With so many Americans operating in the red, we naturally want to make the most of the killer sales offered on Black Friday. Thus, we've amassed 18 tips to help you get through the day without tearing your hair out.
1. Buy the newspaper: There's a reason the Thanksgiving Day newspaper is the fattest newspaper of the year. Advertisers annually stuff this paper with coupons and circulars advertising their best sales. You can increase your savings with online coupon codes. Just make sure they can be used in combination with in-store sales or newspaper coupons.
2. Do your research: If you have your eye on a particular item, surf the price-comparison Web sites and record the prices for reference while shopping. Don't forget to add any fees to the price. Some stores allow you to place an order online for in-store pickup the next day. You'll still want to hit that store pretty early, however, and bring your printed-out receipt as sales clerks may not focus on filling online orders when pressed by throngs of shoppers.
3. Bring the ads: Make the retailer stick to their advertised price and any offers to match the "lowest price" advertised. Many stores presently refuse to match Internet prices, but it can't hurt to try.
4. Develop a game-day plan: Draw up your shopping list and establish your priorities before you hit the stores. Decide which stores you want to shop and in what order.
5. Are all parts included? Is the sale item stripped down or sold with all necessary parts? For example, some stores will low-ball the price on a computer printer but not include a printer cartridge, which can run to a pretty hefty figure. As a matter of fact, you should always check the price of printer cartridges before buying a printer. A $50 printer isn't a great deal when the cartridges cost $50 each and run out quickly.
6. Qualify the quality: A bad product is a bad deal, no matter how cheap it is. Don't assume a big-name brand means quality. Sometimes, an off-brand is actually a better value. ConsumerReports.org is one of the best places to research the quality of big-ticket items.
7. Take along a shopping buddy: Two people can shop more efficiently than one during the heavy press of sales, thus increasing the odds you'll find everything on your list. One buddy can wait in check-out lines while the other continues to cruise for deals. Make sure you have your buddy's cell phone number, however, so you can stay in contact.
8. Hitch a ride: Parking on Black Friday is a nightmare and can waste precious time. This is one instance, however, when biking or taking the bus doesn't make sense as your arms will be weighed down with packages at the end of the day. Ask a friend or relative to drop you off and pick you up.
9. Bring your own snacks: Don't waste time and money at the food court or restaurants. Stuff an apple, energy bar and (caffeinated?) water in your purse or backpack.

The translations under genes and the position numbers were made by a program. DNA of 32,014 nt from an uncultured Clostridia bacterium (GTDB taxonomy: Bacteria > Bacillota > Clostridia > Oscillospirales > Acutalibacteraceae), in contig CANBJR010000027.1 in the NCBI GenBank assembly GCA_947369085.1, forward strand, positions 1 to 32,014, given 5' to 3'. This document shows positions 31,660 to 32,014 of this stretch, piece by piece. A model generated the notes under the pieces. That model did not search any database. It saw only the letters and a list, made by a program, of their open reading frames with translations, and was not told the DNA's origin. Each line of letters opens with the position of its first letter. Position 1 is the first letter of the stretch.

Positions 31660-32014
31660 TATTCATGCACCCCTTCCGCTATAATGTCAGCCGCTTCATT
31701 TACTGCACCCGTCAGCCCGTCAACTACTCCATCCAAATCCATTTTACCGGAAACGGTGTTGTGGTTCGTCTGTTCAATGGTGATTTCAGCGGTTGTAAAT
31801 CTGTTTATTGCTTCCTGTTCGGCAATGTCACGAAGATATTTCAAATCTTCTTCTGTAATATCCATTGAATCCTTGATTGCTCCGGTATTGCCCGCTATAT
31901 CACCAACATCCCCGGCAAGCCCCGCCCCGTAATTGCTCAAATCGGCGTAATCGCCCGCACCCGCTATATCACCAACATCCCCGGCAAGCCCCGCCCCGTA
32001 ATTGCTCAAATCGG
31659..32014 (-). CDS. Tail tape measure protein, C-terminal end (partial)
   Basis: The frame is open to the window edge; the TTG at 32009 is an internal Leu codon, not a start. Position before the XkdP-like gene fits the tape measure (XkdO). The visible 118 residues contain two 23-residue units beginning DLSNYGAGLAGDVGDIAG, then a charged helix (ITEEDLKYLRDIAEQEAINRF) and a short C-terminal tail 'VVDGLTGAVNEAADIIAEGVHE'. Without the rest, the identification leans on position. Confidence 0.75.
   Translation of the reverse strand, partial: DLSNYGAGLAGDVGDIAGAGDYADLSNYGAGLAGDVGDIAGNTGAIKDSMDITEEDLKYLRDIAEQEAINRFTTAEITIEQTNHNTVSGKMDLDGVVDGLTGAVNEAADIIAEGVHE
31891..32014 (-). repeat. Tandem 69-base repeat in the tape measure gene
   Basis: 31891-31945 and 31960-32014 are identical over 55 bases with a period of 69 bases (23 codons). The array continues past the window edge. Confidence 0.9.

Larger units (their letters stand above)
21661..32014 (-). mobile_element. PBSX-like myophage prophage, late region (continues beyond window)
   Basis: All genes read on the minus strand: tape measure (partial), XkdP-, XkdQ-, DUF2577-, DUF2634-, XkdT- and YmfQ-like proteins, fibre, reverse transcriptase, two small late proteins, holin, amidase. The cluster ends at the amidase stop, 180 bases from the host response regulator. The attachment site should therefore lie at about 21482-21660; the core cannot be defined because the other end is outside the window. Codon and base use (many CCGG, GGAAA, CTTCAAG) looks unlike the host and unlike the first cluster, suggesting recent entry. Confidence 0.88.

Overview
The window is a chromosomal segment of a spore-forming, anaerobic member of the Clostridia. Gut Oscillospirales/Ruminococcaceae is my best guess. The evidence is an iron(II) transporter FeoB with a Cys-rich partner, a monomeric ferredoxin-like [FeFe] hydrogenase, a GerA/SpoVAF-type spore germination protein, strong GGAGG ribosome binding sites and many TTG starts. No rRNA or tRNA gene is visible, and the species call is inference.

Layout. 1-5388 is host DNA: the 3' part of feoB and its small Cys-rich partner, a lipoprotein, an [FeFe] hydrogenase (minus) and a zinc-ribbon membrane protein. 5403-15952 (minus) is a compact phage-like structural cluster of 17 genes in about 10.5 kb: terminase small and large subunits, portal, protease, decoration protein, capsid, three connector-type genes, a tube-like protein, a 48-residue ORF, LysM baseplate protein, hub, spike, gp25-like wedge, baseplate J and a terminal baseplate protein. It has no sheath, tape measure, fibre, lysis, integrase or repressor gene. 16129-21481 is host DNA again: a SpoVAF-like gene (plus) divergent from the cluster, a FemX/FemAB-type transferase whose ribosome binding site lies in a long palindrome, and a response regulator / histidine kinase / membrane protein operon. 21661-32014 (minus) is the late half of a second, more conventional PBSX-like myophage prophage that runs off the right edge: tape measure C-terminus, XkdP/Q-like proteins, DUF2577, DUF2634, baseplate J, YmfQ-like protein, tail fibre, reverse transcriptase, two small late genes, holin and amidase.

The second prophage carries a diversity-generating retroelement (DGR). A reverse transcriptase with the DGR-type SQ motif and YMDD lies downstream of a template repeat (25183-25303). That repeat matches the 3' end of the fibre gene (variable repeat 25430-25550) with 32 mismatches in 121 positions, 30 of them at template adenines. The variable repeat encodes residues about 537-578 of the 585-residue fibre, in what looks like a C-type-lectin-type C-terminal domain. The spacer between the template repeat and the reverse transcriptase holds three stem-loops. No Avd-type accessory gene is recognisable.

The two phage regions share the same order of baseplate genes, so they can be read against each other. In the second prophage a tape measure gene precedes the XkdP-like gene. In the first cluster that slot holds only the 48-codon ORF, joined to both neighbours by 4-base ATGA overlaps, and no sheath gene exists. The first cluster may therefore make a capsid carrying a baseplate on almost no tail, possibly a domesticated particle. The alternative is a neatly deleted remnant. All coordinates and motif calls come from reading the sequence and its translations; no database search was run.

10. Stick to your list and budget: In the tumult of Black Friday, it's easy to wander off target, so make sure you stick to your list. And NO personal shopping. Wait for post-Christmas sales to treat yourself.
11. Ask for a gift receipt: While a gift receipt won't detail the price you paid, it will indicate the date on which it was purchased. The recipient then will have a better chance of returning the gift for the prices you paid, not the slashed, post-holiday price.
12. Watch your wallet...literally. It's easy to lose your purse or be the target of pickpockets in large crowds. To avoid major problems, empty your purse and wallet of all but the necessities before heading out. Also, watch out for shoulder surfers looking to memorize, write down or capture your PIN number or other financial data with a cellphone camera. Shield the pad when you enter your PIN at check out or write checks. Ask to opt-out when cashiers ask for your phone number or driver's license.
13. Leave the kids at home: Nobody, least of all you, wants to listen to children throwing tantrums in the middle of the mall or worry about losing them in the crowd. Children will only slow you down and insist on buying extra items. Besides, you don't want the tiny tots to see the gifts you're buying them.
14. Ask about store return policies: A 10-day return policy is useless for gifts received a month later at Christmas. Ask whether sale items can be returned and how long returns can be made.
15. Consider charging it: Credit cards with warranty coverage, return protection and sale-price protection make sense for large-ticket items, but charging willy nilly all day can lead to a bulky bill after the holidays.
16. Make friends with people in line. Friendly camaraderie will not only make the long wait more pleasant, it also could prove to be a real help if you have to run to the bathroom and don't want to lose your place in line.
17. Don't forget the rebates: One reason retailers can afford to offer rebates is because few people actually go through the process of cashing them in. Ask for clarification on when the rebate expires and how soon you need to mail it, then write that information on the receipt.
18. Don't get too greedy: You'll spoil the day for everyone if you end up arguing with other shoppers over the best deals. Remember, this is supposed to be the season of good cheer.
Photos by: kalebdf's photostream, kalebdf's photostream, Cracker and Cheese, beatsrhymesnlife, Cayusa, LarimdaME, Kevin Walter
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